What is the percentage of renewable energy in Europe and forecasts for 2022

Elizabeth Smith

The share of renewable energies in Europe increases by 3 percentage points, in the comparison between 2020 and 2019.

The official figure, communicated by Eurostat, sees a 37% coverage of European electricity consumption by renewable energy, compared to 34% in 2019.

In this article we see some interesting numbers, also with regard to renewables used for heating and cooling and forecasts for global solar energy in 2022.

Renewable sources in Europe: the situation

As recently communicated by Eurostat, the statistical office of the European Commission, in 2020 over 37% of the EU’s electricity needs were covered by renewable sources.

A leap forward which, if on the one hand confirms a growing trend, on the other hand cannot fail to take into account what happened in 2020, with the onset of the Covid-19 pandemic and the consequent restrictions. Measures that undoubtedly have influenced a reduction in demand.

In detail, wind (36%) and hydroelectric (33%) together accounted for more than two thirds of the total electricity produced from renewable sources. Photovoltaics follow, with 14%, solid biofuels (8%) and the remaining green sources (8%).

But which are the most virtuous European countries? In first place is Austria (78.2% of the energy consumed was produced by renewables), immediately followed by Sweden (75%). In addition to these, to have exceeded the 50% quota are also:

  • Denmark (65%)
  • Portugal (58%)
  • Croatia (53%)
  • Latvia (53%)

A special mention should be made of Iceland and Norway, countries that are not part of the EU’s Twenty-seven, but which actually produced more energy than consumed. Italy, on the other hand, is in the European average, standing at 37%.

Renewable sources in Europe for cooling and heating

Other data provided by Eurostat focus, however, on the share of renewable energy used for cooling and heating, compared to the total energy used in this area.

In general, here too there is an increase from 2020 to 2019, but the difference is only one percentage point: from 22% to 23%. In 2004 we were stuck at 12%.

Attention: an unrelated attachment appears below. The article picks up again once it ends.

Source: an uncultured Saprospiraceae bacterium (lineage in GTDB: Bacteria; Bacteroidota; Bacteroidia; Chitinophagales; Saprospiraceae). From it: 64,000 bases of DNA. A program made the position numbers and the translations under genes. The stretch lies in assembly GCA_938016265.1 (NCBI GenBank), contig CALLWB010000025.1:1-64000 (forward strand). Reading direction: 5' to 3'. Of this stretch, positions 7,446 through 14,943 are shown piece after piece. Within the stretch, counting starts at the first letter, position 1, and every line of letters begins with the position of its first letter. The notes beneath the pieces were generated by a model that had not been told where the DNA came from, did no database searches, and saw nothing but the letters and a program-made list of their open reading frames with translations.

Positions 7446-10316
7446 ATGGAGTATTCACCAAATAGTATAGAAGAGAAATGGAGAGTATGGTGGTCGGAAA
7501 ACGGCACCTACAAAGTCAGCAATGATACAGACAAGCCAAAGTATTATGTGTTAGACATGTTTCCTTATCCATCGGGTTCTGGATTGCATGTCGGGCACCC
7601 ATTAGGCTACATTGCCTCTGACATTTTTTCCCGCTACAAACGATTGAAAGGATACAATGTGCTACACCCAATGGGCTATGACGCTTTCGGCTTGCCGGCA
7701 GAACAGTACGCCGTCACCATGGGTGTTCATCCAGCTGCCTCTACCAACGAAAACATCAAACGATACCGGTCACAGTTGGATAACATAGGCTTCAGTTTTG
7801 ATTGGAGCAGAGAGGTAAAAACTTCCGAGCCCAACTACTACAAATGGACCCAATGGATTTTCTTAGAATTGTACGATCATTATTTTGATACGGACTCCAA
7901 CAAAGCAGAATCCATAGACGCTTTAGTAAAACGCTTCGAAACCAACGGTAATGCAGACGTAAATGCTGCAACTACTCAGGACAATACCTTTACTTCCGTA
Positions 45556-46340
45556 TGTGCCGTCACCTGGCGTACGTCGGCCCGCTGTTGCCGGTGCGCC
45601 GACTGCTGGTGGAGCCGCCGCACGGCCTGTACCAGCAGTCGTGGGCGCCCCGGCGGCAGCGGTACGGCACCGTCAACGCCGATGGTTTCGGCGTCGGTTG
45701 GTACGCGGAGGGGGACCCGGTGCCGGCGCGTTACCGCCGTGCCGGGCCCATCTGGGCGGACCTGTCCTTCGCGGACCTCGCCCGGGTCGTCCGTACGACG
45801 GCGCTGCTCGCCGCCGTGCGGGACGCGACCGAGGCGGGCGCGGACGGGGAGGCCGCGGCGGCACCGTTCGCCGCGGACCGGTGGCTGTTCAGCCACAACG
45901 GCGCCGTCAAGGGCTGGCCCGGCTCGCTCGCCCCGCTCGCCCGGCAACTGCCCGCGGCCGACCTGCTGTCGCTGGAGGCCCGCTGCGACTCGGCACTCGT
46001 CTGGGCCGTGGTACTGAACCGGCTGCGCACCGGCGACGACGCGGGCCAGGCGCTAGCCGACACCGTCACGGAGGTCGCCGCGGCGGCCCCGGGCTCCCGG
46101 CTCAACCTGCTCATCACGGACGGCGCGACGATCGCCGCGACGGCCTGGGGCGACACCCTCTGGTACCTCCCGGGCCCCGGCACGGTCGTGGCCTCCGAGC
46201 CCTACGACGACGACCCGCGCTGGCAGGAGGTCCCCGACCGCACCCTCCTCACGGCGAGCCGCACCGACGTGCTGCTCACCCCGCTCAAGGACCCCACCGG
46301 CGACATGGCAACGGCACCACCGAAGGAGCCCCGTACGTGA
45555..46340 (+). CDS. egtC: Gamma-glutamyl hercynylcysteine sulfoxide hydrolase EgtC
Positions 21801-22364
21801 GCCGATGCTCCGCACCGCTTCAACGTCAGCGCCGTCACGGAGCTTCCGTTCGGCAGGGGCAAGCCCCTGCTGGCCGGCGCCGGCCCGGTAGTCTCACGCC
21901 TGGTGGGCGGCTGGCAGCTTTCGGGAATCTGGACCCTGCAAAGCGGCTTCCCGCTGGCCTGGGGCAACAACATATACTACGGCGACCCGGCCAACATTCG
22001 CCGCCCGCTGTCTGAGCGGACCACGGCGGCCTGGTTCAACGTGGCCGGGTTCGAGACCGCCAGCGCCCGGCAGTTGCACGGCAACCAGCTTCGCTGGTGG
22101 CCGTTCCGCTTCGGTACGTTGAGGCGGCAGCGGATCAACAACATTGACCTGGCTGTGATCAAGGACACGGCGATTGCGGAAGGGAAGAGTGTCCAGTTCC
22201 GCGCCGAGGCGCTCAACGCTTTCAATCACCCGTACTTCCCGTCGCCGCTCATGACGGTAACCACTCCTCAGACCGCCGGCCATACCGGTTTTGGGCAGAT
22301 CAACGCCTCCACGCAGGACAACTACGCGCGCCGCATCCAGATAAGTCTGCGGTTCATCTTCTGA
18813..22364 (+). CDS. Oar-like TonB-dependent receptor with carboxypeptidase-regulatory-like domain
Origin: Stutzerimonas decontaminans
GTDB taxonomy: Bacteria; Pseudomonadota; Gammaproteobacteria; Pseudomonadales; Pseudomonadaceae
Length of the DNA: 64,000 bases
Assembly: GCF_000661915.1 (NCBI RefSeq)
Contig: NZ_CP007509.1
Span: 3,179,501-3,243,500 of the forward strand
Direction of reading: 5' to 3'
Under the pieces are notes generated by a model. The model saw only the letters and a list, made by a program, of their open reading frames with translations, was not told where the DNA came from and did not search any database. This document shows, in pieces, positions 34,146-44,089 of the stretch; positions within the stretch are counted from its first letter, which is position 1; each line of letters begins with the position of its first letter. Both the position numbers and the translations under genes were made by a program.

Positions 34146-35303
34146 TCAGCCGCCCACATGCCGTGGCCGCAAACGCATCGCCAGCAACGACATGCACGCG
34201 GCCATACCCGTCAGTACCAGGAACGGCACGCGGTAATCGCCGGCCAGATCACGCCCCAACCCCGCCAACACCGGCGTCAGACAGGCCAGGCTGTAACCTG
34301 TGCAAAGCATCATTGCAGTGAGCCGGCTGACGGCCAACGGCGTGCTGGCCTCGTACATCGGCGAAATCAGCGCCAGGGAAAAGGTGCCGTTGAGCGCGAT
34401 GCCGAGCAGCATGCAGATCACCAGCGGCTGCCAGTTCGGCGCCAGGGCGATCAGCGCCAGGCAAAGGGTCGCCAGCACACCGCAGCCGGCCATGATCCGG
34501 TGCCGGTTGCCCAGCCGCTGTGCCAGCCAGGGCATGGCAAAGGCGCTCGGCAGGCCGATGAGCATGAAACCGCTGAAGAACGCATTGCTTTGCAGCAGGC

Among the Member States, in this case, Sweden leads the way, with 66% of renewable energy used for heating and cooling (in particular thanks to biomass and heat pumps). The other countries to exceed or reach 50% are:

  • Estonia (58%)
  • Finland (58%)
  • Latvia (57%)
  • Denmark (51%)
  • Lithuania (50%)

Iceland (EFTA country) exceeds 80%, mainly due to the contribution of geothermal energy. Tail lights are Belgium and the Netherlands (8%) and Ireland (6%). Italy, on the other hand, is positioned a little below the European average, stopping at 19.9%.

Read also: Reducing energy waste is the key too meeting climate goals

Renewable energies: the 2022 forecasts for solar in the world

With reference to the solar sector globally, BloombergNEF at the beginning of the year drew up some forecasts on trends for 2022.

This year, for the first time, the threshold of 200 GW of installed solar energy could be exceeded, with a range between 204 and 252 GW.

Other forecasts concern:

  • industrial scale solar and storage installations, which are expected to double;
  • China protagonist in rooftop photovoltaics, with an estimated 81-92 new GW between residential and commercial / industrial;
  • northern Europe ahead of everyone in the new PPA agreements for photovoltaics (especially in Poland, Denmark and Germany);
  • significant progress in the agro-photovoltaic sector.
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